Browse Articles

  • Comment |

    A bioeconomy — that is, an economy in which fuels, chemicals and other products are sourced from biomass — can contribute to a sustainable and prosperous future. Realizing a bioeconomy will necessitate new methods for processing the complex structure of biomass to produce commodity chemicals. Many exciting opportunities are availing themselves to chemists brave enough to tackle this challenging problem.

    • Nichole D. Fitzgerald
  • Editorial |

    A detailed picture of how DNA is copied and modified comes from a molecular-level understanding of DNA and the enzymes that process it. Why is DNA not always copied correctly, and what happens when its bases are modified?

  • Review Article |

    DNA polymerases are responsible for DNA replication, repair and mutation. Although these processes occur through conserved mechanisms, this Review highlights how large differences in the fidelity of DNA replication arise from subtle structural differences between individual DNA polymerases. These differences enable polymerases to perform diverse functions that are important to nature as well as technology.

    • Wen-Jin Wu
    • , Wei Yang
    •  & Ming-Daw Tsai
  • Comment |

    Controversy surrounds the perceived absence of a relationship between DNA polymerase fidelity (kinetic discrimination) and free energy changes determined from DNA melting studies (thermodynamic discrimination). Thermodynamic discrimination together with aqueous solvent effects can account for kinetic fidelities on the order of those observed experimentally.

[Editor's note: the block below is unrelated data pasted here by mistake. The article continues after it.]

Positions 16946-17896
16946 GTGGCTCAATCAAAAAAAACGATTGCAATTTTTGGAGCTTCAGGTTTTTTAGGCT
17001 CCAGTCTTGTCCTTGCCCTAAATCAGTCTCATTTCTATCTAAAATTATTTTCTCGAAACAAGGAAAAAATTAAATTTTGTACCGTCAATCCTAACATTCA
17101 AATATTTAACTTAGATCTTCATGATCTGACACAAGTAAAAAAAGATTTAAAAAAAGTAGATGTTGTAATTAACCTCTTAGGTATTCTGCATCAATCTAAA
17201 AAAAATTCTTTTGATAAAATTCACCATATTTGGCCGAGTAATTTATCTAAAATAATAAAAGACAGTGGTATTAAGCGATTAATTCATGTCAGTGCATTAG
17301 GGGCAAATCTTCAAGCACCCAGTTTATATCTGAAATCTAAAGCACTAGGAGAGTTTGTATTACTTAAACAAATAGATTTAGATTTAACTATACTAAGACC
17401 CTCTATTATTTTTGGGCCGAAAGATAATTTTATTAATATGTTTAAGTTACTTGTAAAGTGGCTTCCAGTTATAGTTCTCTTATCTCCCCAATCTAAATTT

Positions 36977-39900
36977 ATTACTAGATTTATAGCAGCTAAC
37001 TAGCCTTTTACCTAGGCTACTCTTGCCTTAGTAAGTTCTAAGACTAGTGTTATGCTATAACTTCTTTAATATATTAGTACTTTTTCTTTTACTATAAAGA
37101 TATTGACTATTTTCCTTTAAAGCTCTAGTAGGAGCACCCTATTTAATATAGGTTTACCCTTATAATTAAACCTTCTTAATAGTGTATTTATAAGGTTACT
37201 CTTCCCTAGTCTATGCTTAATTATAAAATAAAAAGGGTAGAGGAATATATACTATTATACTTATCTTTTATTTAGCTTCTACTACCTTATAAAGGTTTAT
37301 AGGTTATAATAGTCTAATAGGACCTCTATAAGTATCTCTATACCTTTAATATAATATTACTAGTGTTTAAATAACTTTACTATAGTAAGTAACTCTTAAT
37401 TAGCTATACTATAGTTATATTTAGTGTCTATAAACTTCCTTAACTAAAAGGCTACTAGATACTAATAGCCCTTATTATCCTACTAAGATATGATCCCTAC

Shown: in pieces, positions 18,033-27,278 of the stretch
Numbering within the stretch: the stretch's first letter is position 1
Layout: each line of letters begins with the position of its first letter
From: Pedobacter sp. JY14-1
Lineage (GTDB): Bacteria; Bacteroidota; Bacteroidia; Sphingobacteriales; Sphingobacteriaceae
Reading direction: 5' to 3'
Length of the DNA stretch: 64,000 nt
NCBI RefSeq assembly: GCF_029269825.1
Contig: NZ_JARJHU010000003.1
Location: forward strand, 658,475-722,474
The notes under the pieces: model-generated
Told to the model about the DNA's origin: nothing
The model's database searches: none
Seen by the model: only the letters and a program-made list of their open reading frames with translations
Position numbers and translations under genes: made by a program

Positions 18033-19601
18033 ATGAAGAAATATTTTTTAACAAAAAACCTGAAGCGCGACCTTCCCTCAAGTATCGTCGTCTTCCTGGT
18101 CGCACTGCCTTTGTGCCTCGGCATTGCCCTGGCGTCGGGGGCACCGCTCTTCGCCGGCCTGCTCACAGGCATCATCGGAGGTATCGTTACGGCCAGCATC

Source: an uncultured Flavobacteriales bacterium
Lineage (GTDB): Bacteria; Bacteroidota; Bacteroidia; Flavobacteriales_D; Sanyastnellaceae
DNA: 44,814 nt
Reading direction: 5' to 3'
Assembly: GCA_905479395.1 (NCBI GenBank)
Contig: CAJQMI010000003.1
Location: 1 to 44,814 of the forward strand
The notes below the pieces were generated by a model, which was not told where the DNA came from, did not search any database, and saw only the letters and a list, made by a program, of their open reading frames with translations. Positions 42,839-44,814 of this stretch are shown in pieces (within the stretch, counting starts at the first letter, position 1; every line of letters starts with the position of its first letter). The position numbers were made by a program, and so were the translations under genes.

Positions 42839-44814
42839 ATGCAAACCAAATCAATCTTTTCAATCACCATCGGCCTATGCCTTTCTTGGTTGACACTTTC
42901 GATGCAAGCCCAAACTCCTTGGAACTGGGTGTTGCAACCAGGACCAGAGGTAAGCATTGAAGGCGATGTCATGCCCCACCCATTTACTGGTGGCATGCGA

• John Petruska
    •  & Myron F. Goodman
  • Perspective |

    The unique properties of ferrocene-containing compounds make them useful for treating many diseases. The most notable drug candidates — the antimalarial ferroquine and the anticancer agent ferrocifen — have been studied for more than two decades but have not yet met clinical approval. This Review describes the design of ferrocene-containing drugs as well as the challenges faced in bringing them into clinical use.

    • Malay Patra
    •  & Gilles Gasser
  • Review Article |

    Research into naturally occurring chemically modified DNA bases has been invigorated by new chemical and enzymatic methods that, when coupled with sequencing approaches, enable us to detect and decode them. These techniques will support a better understanding of the role of chemically modified DNA bases in normal physiology and disease.

    • Eun-Ang Raiber
    • , Robyn Hardisty
    • , Pieter van Delft
    •  & Shankar Balasubramanian
  • Perspective |

    The cross-electrophile coupling approach to stereocontrolled C–C bond formation provides a complementary alternative to traditional cross-coupling methods. This Perspective provides an overview of the recent development of nickel-catalysed asymmetric cross-electrophile coupling reactions. Both stereoconvergent and stereospecific examples are considered and mechanistic details are highlighted.

    • Erika L. Lucas
    •  & Elizabeth R. Jarvo
  • Research Highlight |

    Microbial communities beneath Antarctic subglacial lakes play an important role in biogeochemical cycling, and might mitigate enhanced global warming during ice sheet retreat.

    • Sinéad Lyster
  • Review Article |

    The active template approach to interlocked molecules uses metal ions to both pre-organize reaction components and catalyse the final covalent bond formation that captures the interlocked structure. This Review looks at the history of the method, its application in the synthesis of ever more complex interlocked molecules and future directions.